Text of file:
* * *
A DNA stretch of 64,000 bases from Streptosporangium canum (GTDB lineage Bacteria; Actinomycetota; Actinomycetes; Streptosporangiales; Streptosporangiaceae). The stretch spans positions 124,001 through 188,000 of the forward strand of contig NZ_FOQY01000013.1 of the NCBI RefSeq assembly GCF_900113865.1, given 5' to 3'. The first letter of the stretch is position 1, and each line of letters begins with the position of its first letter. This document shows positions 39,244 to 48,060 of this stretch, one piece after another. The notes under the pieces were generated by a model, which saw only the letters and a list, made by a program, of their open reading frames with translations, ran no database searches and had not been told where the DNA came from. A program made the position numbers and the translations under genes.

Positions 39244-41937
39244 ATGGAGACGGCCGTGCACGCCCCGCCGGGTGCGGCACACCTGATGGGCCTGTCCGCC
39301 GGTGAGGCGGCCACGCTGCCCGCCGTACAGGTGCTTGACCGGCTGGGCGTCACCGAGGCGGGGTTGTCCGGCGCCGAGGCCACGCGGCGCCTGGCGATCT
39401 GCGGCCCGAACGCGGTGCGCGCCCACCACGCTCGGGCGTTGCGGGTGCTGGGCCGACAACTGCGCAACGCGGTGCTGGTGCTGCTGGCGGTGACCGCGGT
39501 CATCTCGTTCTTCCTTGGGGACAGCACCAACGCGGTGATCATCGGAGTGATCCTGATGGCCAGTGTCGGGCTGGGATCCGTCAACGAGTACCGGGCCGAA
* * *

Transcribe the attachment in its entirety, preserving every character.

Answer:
A DNA stretch of 64,000 bases from Streptosporangium canum (GTDB lineage Bacteria; Actinomycetota; Actinomycetes; Streptosporangiales; Streptosporangiaceae). The stretch spans positions 124,001 through 188,000 of the forward strand of contig NZ_FOQY01000013.1 of the NCBI RefSeq assembly GCF_900113865.1, given 5' to 3'. The first letter of the stretch is position 1, and each line of letters begins with the position of its first letter. This document shows positions 39,244 to 48,060 of this stretch, one piece after another. The notes under the pieces were generated by a model, which saw only the letters and a list, made by a program, of their open reading frames with translations, ran no database searches and had not been told where the DNA came from. A program made the position numbers and the translations under genes.

Positions 39244-41937
39244 ATGGAGACGGCCGTGCACGCCCCGCCGGGTGCGGCACACCTGATGGGCCTGTCCGCC
39301 GGTGAGGCGGCCACGCTGCCCGCCGTACAGGTGCTTGACCGGCTGGGCGTCACCGAGGCGGGGTTGTCCGGCGCCGAGGCCACGCGGCGCCTGGCGATCT
39401 GCGGCCCGAACGCGGTGCGCGCCCACCACGCTCGGGCGTTGCGGGTGCTGGGCCGACAACTGCGCAACGCGGTGCTGGTGCTGCTGGCGGTGACCGCGGT
39501 CATCTCGTTCTTCCTTGGGGACAGCACCAACGCGGTGATCATCGGAGTGATCCTGATGGCCAGTGTCGGGCTGGGATCCGTCAACGAGTACCGGGCCGAA